A few days ago, a couple of things brought to mind this particular plant and renewed my interest in adding it to my landscape:
First, a Facebook post of a gorgeous specimen, and second, an emailed picture from a friend asking if I could identify.
Clove or golden currant (also often listed as Ribes odoratum) is a native, deciduous shrub. It can grow to 6 feet tall with arching upright branches to form a small thicket often wider than it is tall (this characteristic being what has kept me from planting thus far). Unlike some currants, this species is thornless. It produces three, sometimes five-lobed blue-green leaves up to 2 inches in length that are on long petioles. In the fall leaves can turn yellowish orange before falling.
The spectacular flowers are produced over a two- to three-week period in mid-spring—they are blooming now. The bright yellow trumpet-shaped flowers have five prominent petals surrounding a small central corona. Individual blossoms are about a half-inch across and borne in terminal clusters of up to 20 blooms. The edible berries are black and about the size of a small blueberry.
The clove currant is best known for its fragrance that has a distinct smell of cloves and carnation. I have read that the fragrance is most pronounced in the afternoon.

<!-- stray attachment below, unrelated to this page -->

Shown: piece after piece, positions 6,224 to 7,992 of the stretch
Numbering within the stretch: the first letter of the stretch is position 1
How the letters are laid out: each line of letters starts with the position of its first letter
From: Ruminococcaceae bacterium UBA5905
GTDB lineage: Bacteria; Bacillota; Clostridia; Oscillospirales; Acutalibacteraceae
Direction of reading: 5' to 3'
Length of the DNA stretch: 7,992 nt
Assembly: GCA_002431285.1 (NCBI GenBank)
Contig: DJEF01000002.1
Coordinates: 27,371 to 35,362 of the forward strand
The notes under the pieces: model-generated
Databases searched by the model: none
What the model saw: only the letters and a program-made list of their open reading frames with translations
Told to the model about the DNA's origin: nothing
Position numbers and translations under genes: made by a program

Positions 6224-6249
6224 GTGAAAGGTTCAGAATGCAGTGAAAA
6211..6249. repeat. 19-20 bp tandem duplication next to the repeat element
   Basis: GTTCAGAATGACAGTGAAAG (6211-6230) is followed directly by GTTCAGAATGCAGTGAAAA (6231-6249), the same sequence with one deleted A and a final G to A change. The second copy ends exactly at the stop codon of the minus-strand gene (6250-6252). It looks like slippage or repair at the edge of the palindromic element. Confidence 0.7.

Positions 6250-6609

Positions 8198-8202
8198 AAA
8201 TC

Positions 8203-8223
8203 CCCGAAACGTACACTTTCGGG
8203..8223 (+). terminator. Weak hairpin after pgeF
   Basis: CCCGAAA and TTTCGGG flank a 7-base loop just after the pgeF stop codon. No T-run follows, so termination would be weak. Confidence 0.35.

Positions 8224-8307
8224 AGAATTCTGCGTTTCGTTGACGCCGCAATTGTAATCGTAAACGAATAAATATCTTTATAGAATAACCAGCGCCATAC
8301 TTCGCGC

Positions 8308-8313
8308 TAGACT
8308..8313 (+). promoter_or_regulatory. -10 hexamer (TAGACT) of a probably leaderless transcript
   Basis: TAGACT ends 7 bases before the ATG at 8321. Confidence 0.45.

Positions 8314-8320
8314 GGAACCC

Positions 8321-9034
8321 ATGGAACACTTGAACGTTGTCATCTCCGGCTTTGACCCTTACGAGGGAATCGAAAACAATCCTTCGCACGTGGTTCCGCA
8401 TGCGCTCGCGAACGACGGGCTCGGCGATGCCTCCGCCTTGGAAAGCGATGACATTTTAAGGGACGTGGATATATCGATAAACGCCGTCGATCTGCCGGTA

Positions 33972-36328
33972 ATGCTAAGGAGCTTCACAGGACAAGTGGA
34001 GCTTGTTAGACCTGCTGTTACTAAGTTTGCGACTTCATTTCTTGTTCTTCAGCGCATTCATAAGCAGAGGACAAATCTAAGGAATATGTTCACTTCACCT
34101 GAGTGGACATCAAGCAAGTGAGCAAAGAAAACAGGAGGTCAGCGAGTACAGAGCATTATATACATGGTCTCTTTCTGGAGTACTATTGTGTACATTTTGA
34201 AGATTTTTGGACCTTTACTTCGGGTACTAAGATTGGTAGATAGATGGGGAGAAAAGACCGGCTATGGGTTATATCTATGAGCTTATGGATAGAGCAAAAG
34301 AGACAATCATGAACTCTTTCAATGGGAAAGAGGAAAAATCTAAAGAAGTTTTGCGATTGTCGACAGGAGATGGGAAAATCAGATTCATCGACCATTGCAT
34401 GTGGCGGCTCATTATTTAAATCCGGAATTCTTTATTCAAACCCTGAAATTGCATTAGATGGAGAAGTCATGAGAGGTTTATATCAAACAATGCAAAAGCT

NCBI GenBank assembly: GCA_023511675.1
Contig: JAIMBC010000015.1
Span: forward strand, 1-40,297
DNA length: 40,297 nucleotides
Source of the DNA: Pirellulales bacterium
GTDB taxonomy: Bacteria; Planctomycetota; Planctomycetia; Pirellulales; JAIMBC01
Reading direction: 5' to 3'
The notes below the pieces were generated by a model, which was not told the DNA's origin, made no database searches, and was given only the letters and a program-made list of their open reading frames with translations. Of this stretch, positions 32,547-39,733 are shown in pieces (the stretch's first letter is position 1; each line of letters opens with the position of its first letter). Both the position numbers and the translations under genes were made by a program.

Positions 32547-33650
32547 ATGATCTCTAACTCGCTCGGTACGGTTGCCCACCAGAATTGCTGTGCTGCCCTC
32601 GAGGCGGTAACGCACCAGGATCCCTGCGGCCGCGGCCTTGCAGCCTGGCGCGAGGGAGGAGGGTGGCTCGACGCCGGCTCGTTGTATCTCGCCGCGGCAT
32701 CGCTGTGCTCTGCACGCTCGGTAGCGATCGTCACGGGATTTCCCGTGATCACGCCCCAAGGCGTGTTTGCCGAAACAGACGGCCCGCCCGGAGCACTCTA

There are about 150 species of currants across the northern hemisphere. The currants commonly grown in gardens for their fruit include the black currant (R. nigrum), red currant (R. rubrum), jostaberry (R. x culverwellii) and the gooseberry (R. uva-crispa).
Unlike most currants, the clove currant is very drought tolerant.
In the landscape the clove currant is an excellent shrub for adding to a sunny mixed border or near a patio. It will tolerate light shade and still bloom. Though found in limestone areas it seems to grow well in more acidic conditions.
Currants grow best in organically rich, fertile, medium moisture, well-drained clay or silt loams in full sun to part shade. Some part afternoon shade is valued in hot summer climates, but fewer flowers and fruits are usually produced in part shade conditions. Tolerates poor soils and drought. Apply a good compost mulch to the root zone. Prefers consistent and even moisture. Avoid overhead watering. Renewal prune in late winter to early spring each year as needed. Generally younger branches produce the most fruit so if your aim is fruit production, older, dead or damaged branches need to be removed; of course, this is a good practice for most any plant.
Propagate by cuttings, seed or harvesting sucker plants.
I am almost ready to try this plant here at my Two Acre Paradise/Three Dog Circus. First, I must consider how to contain to where I want it to grow—remember suckers?
As always happy gardening.